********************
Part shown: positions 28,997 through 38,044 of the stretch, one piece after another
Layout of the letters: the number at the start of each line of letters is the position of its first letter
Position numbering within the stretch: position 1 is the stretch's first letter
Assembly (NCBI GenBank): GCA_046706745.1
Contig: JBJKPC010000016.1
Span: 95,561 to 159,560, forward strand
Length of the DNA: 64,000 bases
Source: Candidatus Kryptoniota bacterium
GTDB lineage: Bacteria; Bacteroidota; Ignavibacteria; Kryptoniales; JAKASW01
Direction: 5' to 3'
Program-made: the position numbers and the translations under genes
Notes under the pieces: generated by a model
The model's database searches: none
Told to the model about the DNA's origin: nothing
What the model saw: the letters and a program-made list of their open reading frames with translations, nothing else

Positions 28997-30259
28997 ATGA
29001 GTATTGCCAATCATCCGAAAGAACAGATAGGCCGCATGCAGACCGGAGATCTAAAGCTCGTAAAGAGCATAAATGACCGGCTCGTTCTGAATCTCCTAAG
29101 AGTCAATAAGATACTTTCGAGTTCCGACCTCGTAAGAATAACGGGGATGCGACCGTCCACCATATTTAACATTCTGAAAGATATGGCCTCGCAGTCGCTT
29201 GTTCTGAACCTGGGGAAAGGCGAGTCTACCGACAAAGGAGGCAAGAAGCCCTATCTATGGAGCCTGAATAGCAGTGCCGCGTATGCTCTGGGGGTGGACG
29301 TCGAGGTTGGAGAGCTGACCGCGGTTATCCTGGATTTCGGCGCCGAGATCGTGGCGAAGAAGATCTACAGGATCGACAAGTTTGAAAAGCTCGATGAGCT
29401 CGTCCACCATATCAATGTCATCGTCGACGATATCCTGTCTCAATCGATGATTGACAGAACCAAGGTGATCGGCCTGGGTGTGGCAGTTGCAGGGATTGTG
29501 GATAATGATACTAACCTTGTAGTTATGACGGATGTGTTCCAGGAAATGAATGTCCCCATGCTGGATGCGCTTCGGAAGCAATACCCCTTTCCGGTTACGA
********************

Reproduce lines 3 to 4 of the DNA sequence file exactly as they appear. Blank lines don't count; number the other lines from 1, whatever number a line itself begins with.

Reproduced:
Position numbering within the stretch: position 1 is the stretch's first letter
Assembly (NCBI GenBank): GCA_046706745.1